This special issue of JSFD aims to advance theoretical, empirical, and practical insights into the relationship between SFD and livelihoods.
Sport for development (SFD) has continued to evolve as a field to the point where it has been suggested as an institutionalized sector within the broader international development discipline (Darnell et al., 2019; McSweeney et al., 2019). Research, practice, and policy related to SFD has increased greatly since the new millennium, including empirical analysis related to the management, innovative processes, and partnerships of organizations (Welty Peachey et al., 2018; Svensson & Cohen, 2020; Svensson & Hambrick, 2016), sociocultural investigations into the power relations across and within North/South contexts (Darnell, 2012; Hayhurst, 2014, 2017; McSweeney, 2019), explorations of gender (in)equalities and (de)colonization (Darnell & Hayhurst, 2012; Oxford, 2019; Oxford & McLachlan, 2018), and studies of the (un)intended consequences of SFD programs for participants who are “targeted” as development beneficiaries (Spaaij, 2011, 2013a; Whitley et al., 2016), to name but a few.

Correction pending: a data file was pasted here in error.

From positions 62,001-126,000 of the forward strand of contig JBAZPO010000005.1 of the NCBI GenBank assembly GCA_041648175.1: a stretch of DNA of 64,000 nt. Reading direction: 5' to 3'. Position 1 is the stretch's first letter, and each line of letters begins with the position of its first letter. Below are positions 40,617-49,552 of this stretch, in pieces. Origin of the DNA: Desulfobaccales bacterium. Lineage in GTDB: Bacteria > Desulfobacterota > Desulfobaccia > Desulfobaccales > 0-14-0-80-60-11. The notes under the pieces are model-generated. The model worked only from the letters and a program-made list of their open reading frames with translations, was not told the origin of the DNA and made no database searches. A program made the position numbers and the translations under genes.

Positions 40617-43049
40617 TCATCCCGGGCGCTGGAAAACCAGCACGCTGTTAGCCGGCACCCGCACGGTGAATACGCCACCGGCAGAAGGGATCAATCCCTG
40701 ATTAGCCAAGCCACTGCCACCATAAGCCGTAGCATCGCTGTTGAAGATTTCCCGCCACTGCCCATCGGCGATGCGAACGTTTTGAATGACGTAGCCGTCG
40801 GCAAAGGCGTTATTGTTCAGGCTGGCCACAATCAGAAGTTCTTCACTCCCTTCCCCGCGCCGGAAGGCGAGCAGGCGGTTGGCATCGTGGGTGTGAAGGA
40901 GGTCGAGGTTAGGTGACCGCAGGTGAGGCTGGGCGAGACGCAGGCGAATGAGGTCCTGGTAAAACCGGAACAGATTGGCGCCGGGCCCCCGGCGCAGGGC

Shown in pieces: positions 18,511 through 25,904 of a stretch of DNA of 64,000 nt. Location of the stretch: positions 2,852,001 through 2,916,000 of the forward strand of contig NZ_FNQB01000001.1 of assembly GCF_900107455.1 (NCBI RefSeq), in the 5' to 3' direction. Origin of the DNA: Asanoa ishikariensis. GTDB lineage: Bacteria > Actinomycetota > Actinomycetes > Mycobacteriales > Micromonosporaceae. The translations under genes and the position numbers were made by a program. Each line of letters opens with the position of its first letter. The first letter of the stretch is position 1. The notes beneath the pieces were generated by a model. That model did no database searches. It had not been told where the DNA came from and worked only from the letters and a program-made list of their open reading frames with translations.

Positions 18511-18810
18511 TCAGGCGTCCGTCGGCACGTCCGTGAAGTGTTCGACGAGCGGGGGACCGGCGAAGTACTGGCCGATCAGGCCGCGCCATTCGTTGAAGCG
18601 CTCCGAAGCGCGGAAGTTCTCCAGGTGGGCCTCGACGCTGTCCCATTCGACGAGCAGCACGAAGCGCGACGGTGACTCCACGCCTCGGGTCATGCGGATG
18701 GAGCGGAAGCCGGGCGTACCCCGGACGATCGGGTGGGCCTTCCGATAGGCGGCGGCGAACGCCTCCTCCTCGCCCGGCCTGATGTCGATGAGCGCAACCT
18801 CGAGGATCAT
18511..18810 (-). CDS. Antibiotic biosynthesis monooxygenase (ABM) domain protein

Yet, although critical and important insights into the complexities and premise of SFD continue to grow, and organizations continue to emerge within the field (at least pre-COVID-19), there remains a need to examine further the potential opportunities of sport, if any, for promoting and offering livelihood opportunities to specific populations (Schulenkorf et al., 2016). This special issue aims to advance theoretical, empirical, and practical insights into the relationship between SFD and livelihoods.